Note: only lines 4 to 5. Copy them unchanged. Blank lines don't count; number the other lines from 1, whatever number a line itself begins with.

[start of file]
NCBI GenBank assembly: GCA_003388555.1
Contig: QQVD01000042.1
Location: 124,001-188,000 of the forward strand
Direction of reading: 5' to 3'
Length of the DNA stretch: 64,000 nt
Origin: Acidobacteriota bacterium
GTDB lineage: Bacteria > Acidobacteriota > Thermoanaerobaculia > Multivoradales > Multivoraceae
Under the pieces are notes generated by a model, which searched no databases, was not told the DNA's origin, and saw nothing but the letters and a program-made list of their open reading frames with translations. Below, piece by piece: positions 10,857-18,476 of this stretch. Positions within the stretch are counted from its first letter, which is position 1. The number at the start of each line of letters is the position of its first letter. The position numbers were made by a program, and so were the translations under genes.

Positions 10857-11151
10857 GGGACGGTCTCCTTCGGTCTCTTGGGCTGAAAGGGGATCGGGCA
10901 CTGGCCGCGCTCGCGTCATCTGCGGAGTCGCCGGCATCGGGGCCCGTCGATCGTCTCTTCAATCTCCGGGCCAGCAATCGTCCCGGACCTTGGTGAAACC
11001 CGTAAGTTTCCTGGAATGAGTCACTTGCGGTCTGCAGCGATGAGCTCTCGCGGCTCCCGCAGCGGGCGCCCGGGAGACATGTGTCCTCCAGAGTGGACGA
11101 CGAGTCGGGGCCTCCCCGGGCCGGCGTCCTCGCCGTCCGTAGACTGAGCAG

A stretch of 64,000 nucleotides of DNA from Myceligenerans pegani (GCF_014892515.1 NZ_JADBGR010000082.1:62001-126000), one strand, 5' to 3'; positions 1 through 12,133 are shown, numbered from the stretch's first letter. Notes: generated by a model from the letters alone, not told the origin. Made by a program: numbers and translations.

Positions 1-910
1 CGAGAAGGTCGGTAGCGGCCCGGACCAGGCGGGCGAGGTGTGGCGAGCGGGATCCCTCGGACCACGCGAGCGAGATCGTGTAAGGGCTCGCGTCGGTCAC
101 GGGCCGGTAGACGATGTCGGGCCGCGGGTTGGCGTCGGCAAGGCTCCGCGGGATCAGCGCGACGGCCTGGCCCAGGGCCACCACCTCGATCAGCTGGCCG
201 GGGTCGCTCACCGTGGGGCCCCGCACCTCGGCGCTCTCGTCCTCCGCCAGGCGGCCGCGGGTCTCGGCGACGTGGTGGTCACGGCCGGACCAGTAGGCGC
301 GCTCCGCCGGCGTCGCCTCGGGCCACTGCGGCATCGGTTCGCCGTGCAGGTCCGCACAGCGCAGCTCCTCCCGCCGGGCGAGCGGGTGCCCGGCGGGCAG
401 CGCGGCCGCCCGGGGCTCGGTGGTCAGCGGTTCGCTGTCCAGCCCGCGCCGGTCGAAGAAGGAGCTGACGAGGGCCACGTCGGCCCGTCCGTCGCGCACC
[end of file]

Direction of reading: 5' to 3'
Length of the DNA stretch: 64,000 nt